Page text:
absorbed or emitted by the atoms of a gas was intensively studied from the experi-
mental point of view in the framework of the so-called atomic spectroscopy. In the
simple case of a hydrogen gas, it was known that the gas emits or absorbs radia-
tion with different wavelengths, characterized by the following empirical formula
(originally found by Balmer in 1885 and generalized by Rydberg in 1888):
 
1 1 1
= RH − 2 , n = 3, 4, 5, . . . , (2.7)
λn 4 n
2.4 Atomic Structure of Matter 51

where R H (Rydberg constant) had at that time the estimated value R H = 109721.6
cm −1 . The relevant aspect of formula (2.7) is that the possible wavelengths λn , and
then the frequencies νn = c/λn , form a discrete set parametrized by the integer n. It is
worth noticing that this phenomenology is hard to understand inside the framework
of classical Electromagnetism. Indeed, according to this theory, the frequencies of
the radiation emitted or absorbed by the electric charges present in the atoms must be
equal to the frequencies of the motion of the charges themselves (see Remark 1.14 in
Sect. 1.9). As a consequence, one should expect that the possible frequencies could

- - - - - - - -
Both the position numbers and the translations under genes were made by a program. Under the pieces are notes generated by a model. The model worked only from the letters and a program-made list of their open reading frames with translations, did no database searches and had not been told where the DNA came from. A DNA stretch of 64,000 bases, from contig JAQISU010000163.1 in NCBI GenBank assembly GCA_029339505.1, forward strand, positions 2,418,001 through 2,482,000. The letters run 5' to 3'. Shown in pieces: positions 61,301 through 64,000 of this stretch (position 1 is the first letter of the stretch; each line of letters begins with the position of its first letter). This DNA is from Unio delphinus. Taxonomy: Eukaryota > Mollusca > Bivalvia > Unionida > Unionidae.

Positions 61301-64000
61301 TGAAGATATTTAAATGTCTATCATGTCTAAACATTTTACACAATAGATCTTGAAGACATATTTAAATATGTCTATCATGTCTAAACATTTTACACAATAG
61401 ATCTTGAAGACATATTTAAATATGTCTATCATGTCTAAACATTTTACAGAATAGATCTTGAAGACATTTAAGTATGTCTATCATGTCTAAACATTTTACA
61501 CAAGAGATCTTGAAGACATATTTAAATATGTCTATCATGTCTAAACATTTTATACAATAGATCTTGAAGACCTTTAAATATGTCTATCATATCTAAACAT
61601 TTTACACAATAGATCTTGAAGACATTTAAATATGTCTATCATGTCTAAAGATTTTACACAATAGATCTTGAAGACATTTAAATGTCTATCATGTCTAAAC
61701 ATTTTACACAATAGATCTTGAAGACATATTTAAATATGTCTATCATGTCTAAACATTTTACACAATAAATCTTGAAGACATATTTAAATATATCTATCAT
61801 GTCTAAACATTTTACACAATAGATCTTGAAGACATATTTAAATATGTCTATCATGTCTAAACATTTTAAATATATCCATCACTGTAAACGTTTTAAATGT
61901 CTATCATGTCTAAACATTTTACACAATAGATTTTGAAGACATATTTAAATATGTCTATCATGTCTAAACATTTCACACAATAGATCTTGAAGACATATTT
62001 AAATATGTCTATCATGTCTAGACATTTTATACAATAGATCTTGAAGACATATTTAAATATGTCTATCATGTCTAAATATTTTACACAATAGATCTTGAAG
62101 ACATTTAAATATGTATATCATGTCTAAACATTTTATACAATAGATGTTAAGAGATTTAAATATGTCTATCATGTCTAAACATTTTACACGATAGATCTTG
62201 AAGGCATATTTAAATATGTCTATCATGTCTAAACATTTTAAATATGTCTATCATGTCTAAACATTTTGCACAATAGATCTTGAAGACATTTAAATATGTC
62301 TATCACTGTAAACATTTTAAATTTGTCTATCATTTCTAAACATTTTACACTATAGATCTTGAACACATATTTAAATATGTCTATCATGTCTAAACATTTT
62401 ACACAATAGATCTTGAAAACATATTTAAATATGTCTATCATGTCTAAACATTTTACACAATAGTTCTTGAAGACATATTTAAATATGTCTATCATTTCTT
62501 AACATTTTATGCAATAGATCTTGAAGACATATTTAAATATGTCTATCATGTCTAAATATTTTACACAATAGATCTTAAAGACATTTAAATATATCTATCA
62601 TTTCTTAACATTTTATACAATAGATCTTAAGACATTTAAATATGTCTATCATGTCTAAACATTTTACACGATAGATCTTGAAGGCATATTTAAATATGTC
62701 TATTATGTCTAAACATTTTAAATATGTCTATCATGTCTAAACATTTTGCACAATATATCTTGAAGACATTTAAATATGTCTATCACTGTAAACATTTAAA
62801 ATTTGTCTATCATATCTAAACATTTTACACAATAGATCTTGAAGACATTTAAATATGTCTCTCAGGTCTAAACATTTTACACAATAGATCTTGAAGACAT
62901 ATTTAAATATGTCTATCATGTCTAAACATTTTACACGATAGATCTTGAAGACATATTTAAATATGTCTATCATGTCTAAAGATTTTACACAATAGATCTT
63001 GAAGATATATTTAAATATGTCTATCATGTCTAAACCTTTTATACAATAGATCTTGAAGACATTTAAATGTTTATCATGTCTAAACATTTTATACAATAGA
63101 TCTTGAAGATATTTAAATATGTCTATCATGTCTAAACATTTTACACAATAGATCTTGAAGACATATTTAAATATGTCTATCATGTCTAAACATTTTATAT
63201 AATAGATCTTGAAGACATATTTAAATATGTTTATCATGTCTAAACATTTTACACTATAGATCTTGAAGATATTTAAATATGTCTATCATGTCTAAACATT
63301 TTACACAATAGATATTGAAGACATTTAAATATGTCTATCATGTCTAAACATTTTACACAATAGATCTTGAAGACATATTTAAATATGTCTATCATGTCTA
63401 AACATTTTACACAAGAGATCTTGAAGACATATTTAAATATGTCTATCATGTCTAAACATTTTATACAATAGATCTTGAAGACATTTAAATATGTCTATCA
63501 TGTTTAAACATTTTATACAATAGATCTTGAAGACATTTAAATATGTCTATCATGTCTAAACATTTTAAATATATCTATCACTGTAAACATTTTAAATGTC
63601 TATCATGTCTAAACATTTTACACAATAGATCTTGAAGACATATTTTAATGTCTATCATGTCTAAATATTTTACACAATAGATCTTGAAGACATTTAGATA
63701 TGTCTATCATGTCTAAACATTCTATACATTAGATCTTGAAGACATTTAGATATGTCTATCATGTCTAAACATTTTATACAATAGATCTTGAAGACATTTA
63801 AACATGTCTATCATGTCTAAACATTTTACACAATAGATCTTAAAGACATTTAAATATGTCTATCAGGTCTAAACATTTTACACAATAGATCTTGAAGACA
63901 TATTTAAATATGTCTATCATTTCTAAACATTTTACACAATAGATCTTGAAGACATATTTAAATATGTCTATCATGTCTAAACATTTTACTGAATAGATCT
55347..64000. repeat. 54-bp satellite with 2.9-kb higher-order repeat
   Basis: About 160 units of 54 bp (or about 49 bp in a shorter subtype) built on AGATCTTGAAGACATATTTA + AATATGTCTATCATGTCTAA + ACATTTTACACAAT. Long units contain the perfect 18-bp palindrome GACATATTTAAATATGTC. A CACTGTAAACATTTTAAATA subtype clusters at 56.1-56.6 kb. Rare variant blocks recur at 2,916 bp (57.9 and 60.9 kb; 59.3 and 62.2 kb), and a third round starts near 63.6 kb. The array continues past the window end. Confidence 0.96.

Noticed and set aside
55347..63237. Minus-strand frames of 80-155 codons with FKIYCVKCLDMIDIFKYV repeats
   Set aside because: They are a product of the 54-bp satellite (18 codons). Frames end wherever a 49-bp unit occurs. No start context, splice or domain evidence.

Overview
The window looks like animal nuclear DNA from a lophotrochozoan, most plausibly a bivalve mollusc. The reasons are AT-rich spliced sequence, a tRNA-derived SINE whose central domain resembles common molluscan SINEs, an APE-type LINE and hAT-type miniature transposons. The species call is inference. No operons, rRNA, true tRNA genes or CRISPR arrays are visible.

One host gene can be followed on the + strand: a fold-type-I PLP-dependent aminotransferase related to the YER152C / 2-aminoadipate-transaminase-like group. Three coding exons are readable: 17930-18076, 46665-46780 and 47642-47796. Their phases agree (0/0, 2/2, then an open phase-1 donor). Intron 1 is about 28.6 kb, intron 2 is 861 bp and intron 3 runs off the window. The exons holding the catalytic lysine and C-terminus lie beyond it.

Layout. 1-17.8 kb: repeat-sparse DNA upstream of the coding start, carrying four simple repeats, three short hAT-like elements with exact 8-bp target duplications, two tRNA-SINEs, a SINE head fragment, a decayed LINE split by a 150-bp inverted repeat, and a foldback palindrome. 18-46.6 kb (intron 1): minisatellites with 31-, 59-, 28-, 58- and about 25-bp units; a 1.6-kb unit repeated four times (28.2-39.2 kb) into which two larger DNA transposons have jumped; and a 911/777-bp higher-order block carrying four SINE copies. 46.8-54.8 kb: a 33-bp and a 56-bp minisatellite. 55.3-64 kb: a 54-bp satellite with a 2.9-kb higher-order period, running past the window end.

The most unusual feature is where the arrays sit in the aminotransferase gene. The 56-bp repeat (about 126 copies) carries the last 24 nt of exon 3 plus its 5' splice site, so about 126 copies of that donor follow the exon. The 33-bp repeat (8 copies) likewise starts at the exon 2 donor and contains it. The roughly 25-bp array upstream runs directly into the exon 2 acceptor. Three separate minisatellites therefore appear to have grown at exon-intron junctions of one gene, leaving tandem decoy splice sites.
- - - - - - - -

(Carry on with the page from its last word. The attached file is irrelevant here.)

vary with continuity as a function of the initial conditions instead of being restricted
to the discrete set of values given by formula (2.7).
The large amount of experimental data accumulated at the beginning of the twen-
tieth century stimulated the formulation of the first hypothesis on the structure of
the atom. One of the first proposed model was due to Thomson in 1904. He imag-
ined the atom as a sphere made of a uniformly distributed positive charge, with a
radius of order of 10−8 cm, with the electrons embedded in the sphere and arranged
in equilibrium positions. The model was accepted for some years and it was con-
sidered as a first attempt to describe some qualitative characteristics of the atom.
Nevertheless, it encountered severe difficulties in the explanation of some important
experiments performed by Geiger e Marsden in 1909 on the scattering of α-particles,
later identified as nuclei of helium. In these experiments, the α-particles were sent
on a metal foil of thickness of order of 10−5 cm and their deflection with respect to
the incident direction was measured. It was found that the large majority of particles
passed through the foil with a negligible deflection while a small percentage, about
one particle on 2 · 104 , were deflected of an angle larger than 90 ◦ .